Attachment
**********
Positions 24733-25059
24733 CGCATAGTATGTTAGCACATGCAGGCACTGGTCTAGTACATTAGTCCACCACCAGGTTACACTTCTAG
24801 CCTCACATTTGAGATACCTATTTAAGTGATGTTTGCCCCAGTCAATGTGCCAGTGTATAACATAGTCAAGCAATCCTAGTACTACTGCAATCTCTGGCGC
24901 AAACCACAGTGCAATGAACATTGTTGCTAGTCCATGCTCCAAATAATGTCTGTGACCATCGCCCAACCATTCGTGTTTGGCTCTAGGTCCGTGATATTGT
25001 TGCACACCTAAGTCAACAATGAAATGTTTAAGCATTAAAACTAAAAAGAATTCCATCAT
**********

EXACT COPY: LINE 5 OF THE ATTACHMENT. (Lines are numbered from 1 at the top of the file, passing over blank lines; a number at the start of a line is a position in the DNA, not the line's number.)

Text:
25001 TGCACACCTAAGTCAACAATGAAATGTTTAAGCATTAAAACTAAAAAGAATTCCATCAT